A lack of clean drinking water is a major problem in many parts of the world. A scientist from the Massachusetts Institute of Technology thinks he may have come up with a low-cost solution: sticks.
Yes, sticks. Rohit Karnik recently co-authored a study published in the journal PLOS ONE that details how xylem can be used to filter bacteria from water, NPR reports. Xylem, for those whose grasp of botany is tenuous, is a kind of "vascular tissue" in trees and plants "primarily involved in transporting water and nutrients."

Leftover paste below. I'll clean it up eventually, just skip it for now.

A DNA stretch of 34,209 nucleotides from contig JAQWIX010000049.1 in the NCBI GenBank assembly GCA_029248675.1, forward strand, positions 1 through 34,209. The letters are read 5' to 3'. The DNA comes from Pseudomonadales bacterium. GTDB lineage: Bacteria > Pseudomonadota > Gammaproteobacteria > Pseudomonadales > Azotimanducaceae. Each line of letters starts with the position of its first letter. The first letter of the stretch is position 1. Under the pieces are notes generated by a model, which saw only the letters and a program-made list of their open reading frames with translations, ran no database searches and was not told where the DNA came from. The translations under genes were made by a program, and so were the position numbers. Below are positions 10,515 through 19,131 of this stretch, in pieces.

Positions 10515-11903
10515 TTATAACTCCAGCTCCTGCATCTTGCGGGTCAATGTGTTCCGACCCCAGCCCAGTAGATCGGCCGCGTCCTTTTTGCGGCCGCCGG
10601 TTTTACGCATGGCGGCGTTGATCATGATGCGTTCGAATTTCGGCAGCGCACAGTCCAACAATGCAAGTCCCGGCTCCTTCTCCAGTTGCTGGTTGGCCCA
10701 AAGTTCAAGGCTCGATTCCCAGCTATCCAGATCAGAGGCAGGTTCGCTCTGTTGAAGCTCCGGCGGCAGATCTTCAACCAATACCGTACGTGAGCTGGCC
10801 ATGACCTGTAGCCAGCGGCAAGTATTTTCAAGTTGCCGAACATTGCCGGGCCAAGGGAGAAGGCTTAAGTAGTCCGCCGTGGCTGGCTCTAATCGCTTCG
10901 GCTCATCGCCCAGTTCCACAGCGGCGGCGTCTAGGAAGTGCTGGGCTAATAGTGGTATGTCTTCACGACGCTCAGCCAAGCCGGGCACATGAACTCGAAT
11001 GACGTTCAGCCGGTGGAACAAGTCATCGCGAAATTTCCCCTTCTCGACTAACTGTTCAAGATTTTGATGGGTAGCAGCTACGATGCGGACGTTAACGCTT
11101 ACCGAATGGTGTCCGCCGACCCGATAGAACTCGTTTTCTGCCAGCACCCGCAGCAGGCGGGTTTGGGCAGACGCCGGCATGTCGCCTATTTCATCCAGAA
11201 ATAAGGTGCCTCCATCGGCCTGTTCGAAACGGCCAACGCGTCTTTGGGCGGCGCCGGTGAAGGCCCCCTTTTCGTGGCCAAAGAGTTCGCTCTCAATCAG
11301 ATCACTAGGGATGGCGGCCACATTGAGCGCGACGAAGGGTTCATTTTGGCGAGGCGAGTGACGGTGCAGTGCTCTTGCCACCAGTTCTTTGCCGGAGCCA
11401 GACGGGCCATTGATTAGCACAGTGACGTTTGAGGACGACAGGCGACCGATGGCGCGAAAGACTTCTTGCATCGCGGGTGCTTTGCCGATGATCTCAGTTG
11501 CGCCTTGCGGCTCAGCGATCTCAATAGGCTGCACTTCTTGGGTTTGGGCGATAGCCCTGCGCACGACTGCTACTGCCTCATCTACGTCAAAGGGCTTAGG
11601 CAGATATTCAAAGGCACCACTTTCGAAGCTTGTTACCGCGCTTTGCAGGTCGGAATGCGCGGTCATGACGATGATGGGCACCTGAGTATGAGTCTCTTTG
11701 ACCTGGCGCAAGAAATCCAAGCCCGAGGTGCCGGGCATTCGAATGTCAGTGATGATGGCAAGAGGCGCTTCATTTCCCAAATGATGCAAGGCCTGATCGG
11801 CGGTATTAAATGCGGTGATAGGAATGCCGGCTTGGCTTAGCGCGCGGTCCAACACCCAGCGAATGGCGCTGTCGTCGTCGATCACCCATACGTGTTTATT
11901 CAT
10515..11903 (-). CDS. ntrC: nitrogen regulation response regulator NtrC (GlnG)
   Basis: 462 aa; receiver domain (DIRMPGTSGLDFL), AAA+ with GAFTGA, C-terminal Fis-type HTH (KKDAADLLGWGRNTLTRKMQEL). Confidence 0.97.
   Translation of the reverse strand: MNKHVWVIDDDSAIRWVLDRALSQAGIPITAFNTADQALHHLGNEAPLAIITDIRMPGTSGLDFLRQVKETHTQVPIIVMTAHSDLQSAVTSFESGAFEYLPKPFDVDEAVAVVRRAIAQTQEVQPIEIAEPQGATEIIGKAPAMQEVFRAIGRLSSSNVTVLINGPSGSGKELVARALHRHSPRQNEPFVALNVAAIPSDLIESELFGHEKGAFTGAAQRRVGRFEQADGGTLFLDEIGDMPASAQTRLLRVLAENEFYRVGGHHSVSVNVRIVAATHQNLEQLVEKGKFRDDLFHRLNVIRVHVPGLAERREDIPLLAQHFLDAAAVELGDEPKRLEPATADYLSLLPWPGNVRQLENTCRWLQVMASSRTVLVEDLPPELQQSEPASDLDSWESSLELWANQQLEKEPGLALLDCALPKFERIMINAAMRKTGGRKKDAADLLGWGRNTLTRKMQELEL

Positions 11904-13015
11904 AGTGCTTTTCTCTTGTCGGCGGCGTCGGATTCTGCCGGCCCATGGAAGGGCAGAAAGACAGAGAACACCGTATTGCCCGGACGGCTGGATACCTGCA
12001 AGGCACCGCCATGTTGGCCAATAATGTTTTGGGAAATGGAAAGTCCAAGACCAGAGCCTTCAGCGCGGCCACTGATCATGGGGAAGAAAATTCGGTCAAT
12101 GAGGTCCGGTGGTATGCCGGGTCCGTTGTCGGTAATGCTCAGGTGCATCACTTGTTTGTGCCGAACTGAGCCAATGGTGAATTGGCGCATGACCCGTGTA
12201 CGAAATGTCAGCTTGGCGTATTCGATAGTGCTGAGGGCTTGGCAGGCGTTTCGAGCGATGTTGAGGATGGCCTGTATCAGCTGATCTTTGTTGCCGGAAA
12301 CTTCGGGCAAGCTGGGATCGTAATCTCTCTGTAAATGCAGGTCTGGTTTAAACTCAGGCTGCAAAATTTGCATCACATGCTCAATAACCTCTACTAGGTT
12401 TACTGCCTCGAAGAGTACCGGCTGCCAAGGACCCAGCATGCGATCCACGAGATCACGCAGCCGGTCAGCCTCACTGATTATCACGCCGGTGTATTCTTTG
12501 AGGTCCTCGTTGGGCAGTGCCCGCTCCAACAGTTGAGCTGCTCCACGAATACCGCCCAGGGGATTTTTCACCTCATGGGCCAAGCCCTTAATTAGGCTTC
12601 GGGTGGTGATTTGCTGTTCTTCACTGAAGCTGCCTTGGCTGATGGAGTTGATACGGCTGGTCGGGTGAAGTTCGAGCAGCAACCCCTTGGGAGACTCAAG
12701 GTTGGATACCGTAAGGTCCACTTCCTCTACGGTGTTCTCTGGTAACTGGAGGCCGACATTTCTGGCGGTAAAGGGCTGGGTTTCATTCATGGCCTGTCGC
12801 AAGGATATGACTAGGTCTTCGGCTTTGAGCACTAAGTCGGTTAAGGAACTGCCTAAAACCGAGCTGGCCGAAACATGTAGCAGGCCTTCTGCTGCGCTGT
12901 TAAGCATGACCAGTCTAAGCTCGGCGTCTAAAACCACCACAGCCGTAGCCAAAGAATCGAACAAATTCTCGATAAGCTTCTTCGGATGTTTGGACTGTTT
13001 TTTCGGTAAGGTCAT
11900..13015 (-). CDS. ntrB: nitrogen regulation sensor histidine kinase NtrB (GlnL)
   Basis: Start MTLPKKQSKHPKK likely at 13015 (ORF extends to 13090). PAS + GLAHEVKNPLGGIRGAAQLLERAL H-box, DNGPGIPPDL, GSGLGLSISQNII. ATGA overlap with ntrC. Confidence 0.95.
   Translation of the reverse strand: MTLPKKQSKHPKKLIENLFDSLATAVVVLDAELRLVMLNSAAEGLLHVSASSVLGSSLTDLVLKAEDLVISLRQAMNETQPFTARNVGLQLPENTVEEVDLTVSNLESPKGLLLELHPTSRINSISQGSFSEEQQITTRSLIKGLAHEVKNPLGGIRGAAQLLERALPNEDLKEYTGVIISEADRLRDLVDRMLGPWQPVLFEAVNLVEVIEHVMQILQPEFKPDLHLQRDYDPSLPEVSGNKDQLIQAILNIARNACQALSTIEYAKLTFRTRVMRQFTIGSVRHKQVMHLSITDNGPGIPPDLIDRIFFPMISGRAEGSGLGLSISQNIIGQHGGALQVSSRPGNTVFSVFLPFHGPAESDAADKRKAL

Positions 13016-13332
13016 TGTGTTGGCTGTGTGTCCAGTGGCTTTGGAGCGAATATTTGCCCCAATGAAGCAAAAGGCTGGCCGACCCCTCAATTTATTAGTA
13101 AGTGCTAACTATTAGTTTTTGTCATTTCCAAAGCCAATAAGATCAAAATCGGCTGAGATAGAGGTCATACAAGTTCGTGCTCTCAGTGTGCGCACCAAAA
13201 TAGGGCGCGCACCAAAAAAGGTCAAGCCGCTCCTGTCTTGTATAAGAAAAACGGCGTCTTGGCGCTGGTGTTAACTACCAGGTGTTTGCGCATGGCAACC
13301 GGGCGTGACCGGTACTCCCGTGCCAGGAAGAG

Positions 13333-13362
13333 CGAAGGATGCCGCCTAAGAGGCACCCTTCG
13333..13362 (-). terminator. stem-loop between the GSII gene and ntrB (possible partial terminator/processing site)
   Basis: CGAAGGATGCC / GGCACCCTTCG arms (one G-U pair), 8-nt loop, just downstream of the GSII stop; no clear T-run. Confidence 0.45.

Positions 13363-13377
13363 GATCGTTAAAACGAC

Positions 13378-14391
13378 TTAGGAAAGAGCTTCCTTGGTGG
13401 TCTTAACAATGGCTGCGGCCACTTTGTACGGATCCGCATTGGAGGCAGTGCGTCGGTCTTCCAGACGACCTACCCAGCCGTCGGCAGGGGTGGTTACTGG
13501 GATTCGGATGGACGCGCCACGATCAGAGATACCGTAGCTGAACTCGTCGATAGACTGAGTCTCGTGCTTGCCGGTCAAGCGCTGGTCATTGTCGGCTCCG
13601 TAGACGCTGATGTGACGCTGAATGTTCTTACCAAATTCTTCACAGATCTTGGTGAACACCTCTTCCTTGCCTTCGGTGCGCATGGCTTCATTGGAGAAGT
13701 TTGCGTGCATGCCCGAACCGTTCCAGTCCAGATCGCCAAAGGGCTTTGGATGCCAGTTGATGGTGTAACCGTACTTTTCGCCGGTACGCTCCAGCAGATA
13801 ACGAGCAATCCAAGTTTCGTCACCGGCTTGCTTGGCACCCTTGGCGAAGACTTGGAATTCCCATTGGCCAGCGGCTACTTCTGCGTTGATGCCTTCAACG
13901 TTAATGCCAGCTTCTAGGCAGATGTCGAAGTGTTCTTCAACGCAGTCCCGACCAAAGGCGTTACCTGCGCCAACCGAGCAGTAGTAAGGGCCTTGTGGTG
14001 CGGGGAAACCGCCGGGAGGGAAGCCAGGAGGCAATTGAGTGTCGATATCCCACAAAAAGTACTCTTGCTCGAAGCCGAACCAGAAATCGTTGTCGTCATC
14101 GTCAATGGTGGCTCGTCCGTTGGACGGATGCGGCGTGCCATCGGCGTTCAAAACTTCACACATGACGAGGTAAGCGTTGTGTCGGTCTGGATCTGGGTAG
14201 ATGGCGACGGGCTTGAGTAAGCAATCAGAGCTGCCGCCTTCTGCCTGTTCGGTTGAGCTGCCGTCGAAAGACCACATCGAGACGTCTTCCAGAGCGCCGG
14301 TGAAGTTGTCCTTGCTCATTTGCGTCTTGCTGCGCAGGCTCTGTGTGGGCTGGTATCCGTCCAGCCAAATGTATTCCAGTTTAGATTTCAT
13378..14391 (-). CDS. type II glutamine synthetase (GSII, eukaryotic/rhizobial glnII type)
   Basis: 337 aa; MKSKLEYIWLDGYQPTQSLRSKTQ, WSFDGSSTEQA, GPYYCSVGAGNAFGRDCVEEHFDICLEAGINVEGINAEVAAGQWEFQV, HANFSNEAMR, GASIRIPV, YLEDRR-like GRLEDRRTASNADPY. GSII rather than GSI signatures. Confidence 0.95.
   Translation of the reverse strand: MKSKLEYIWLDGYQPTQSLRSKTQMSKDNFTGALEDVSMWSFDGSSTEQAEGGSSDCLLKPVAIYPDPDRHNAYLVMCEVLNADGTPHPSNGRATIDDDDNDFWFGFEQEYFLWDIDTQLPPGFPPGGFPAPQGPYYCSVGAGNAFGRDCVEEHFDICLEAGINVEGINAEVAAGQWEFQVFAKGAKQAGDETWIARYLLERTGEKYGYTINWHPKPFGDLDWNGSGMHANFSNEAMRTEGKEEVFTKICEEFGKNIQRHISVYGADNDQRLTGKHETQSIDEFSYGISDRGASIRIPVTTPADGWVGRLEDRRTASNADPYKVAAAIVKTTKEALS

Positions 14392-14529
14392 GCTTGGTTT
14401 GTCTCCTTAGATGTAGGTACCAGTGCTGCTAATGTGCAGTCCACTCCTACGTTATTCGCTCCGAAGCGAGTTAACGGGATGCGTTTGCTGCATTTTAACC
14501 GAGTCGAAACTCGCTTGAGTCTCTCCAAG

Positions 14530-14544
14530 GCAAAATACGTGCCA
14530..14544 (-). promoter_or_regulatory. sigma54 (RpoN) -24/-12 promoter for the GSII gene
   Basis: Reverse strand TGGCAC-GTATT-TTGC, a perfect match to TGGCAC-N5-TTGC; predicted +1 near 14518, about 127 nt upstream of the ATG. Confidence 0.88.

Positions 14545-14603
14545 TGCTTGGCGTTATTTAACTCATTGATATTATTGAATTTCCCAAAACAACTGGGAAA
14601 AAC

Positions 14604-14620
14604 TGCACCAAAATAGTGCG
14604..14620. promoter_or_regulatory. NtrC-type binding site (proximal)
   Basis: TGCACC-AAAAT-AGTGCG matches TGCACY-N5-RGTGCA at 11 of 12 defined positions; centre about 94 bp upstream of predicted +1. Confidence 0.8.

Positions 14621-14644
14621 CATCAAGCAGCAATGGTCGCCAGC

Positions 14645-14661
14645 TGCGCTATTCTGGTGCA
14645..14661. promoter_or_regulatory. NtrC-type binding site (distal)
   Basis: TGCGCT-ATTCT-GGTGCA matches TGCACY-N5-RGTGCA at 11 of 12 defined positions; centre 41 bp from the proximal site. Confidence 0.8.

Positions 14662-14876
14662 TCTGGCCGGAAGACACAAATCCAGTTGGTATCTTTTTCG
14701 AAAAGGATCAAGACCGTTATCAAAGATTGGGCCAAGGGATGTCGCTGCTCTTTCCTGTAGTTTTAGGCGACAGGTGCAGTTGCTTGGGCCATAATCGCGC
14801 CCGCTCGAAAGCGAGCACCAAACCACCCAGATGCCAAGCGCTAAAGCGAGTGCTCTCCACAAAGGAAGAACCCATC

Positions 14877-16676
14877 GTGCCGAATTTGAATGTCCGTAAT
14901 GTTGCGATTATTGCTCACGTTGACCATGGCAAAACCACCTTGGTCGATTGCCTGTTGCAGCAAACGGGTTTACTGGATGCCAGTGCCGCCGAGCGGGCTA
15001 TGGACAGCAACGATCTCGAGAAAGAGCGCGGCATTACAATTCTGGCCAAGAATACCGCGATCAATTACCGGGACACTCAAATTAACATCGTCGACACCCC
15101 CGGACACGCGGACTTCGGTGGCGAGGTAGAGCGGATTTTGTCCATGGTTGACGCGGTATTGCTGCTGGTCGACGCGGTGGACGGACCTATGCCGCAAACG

Karnik told NPR xylem has "membranes with pores and other mechanisms by which bubbles are prevented from easily spreading and flowing in the xylem tissue." Those pores, Karnik found, could also be used in the filtering of bacteria in water.
To prove it worked, he created a simple setup in his lab. He peeled the bark off a pine branch and took the sapwood underneath containing the xylem into a tube. He then sent a stream of water containing tiny particlesRead More »from Simple sticks contain potential answer to cleaner drinking water